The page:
Pediatric Polycystic Kidney Disease Clinical Presentation

Updated: Nov 11, 2014
  • Author: Priya Verghese, MD, MPH; Chief Editor: Craig B Langman, MD  more...
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Presentation

History

Autosomal recessive polycystic kidney disease

At birth, babies may present with large palpable flank masses that may cause difficulty in delivery. These babies may have classic Potter facies and abnormal extremities.

Parents or pediatricians may discover abdominal masses in older infants. Older infants may have abdominal distension secondary to renal masses or hepatosplenomegaly.

All patients with autosomal recessive polycystic kidney disease can present with urinary concentrating defects that can cause polyuria and polydipsia.

Autosomal dominant polycystic kidney disease (ADPKD)

The initial presentation in older children includes the following:

  • Abdominal pain
  • Urinary tract infections - These may manifest as pain, perinephric abscess, hemorrhage, chronic pyelonephritis, sepsis, and death
  • Abdominal or inguinal hernias
  • Renal insufficiency (rarely occurs in childhood)
  • Concentrating defects that cause polydipsia and polyuria (more common in autosomal recessive polycystic kidney disease)
  • Extrarenal manifestations of autosomal dominant polycystic kidney disease (more common in adults but can occur in children as young as age 1 y)
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Physical Examination

Autosomal recessive polycystic kidney disease

Patients present prenatally with massively enlarged kidneys and oligohydramnios. In infants, Potter facies with low-set, flattened ears; short, snubbed nose; deep eye creases; and micrognathia, all secondary to oligohydramnios, can be found. Clubfoot commonly occurs secondary to oligohydramnios because of pressure effect in utero.

An abdominal mass may manifest after the newborn period because of renal masses or hepatosplenomegaly. Impaired renal function is present in 70-80% of infants. Renal cysts in children may be an incidental finding.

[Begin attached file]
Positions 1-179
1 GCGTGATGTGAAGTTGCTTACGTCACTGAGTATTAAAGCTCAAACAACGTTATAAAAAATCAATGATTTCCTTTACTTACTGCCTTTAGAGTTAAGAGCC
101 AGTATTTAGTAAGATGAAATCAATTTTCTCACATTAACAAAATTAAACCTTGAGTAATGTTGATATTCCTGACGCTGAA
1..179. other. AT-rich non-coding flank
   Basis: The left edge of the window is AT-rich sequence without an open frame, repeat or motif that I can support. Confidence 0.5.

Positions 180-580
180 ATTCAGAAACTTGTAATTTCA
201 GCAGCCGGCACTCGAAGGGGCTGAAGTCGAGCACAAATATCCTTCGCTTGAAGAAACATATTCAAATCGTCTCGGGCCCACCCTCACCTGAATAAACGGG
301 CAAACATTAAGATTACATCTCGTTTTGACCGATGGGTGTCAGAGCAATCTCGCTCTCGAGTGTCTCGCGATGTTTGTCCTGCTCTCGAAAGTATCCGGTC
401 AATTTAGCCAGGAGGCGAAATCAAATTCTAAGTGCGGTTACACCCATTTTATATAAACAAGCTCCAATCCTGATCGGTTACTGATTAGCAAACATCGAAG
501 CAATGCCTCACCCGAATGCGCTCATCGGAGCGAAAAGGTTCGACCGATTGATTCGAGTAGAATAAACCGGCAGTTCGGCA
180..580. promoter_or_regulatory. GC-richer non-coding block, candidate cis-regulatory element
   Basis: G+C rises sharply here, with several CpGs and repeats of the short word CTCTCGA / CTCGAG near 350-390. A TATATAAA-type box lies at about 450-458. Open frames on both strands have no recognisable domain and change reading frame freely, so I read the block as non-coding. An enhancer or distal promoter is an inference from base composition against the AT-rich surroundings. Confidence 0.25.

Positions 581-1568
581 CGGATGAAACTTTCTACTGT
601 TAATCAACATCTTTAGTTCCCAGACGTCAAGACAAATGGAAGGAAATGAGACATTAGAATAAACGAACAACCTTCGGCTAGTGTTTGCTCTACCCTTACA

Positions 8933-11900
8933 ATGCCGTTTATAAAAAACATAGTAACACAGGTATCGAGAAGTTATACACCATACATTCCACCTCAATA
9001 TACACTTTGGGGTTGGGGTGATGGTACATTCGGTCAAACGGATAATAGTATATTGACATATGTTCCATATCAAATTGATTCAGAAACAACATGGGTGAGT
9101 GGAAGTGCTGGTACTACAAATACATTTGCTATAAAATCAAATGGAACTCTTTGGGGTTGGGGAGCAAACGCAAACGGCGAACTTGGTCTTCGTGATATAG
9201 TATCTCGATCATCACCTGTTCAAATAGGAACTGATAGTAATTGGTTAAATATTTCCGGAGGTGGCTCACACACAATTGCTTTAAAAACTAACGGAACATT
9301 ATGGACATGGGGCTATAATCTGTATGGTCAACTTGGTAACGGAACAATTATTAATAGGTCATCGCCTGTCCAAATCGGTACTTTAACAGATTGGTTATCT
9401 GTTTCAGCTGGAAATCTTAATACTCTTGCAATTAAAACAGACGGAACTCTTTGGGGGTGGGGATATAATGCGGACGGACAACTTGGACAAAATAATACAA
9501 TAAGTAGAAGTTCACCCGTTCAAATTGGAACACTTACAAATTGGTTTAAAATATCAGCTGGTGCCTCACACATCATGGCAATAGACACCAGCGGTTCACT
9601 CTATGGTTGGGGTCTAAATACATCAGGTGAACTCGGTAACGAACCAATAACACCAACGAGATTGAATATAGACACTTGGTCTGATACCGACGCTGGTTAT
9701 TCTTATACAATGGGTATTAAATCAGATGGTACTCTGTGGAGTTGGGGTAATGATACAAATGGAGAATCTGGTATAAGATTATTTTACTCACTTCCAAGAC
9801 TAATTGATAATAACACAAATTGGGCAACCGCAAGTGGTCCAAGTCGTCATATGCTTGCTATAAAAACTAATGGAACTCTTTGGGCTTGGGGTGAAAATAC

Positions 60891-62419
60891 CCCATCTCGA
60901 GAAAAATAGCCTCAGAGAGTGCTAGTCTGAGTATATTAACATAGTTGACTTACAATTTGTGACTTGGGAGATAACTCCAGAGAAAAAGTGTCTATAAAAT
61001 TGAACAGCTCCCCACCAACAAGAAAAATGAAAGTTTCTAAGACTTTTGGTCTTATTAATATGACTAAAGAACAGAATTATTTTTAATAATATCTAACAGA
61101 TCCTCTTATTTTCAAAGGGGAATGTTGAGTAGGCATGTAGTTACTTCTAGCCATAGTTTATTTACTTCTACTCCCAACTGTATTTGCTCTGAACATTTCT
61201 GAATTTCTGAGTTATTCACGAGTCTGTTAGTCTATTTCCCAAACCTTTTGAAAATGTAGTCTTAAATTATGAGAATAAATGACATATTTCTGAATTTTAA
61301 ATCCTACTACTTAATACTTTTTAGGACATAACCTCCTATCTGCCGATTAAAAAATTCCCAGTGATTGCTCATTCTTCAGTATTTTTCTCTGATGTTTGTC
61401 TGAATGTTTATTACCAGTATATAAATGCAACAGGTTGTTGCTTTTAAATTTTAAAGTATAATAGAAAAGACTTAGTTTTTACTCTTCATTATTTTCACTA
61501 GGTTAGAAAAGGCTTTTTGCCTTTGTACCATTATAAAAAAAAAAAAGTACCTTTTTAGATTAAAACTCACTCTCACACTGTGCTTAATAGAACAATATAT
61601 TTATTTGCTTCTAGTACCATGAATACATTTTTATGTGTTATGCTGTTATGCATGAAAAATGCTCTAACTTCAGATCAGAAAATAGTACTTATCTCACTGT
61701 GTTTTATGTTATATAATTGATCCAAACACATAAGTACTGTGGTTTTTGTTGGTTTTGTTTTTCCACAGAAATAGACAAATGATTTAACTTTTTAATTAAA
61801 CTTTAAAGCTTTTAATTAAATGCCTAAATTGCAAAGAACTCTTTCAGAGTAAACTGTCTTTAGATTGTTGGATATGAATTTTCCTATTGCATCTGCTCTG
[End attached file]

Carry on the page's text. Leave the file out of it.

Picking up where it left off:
Hepatic involvement is present in all children with autosomal recessive polycystic kidney disease but may not manifest in neonates (50-60%).

Hypertension may be severe and may be a presenting feature, even in patients with normal renal function. The pathophysiology is unknown, because renin levels are within the reference range. Cardiac hypertrophy and congestive heart failure (which may develop in patients with poorly managed hypertension) can also occur, and there can be evidence of portal hypertension.

Autosomal dominant polycystic kidney disease

Autosomal dominant polycystic kidney disease commonly presents as low back pain with or without abdominal pain. [12] Hypertension can present in patients of all age groups (even in patients with normal renal function), as a result of increased activation of the renin-angiotensin system, reduced renal blood flow, and sodium retention. In addition, patients may have signs of portal hypertension and CHF (although this is rare compared with autosomal recessive polycystic kidney disease).

Other presentations include the following:

  • Manifestations of stroke secondary to cerebral hemorrhage of ruptured aneurysms
  • Renal involvement - Often asymmetrical but usually bilateral
  • Renal masses
  • Hepatic cysts - These are usually asymptomatic in children, unlike in adults, in whom pain, infection, and hepatomegaly are present
  • Cerebral vessel aneurysms
  • Cardiovascular system manifestations - Mitral valve prolapse and, in children as well as adults, endocardial fibroelastosis
  • Increased left ventricular mass with diastolic dysfunction , even in normotensive children
  • Coronary aneurysms - Exclusively in adults
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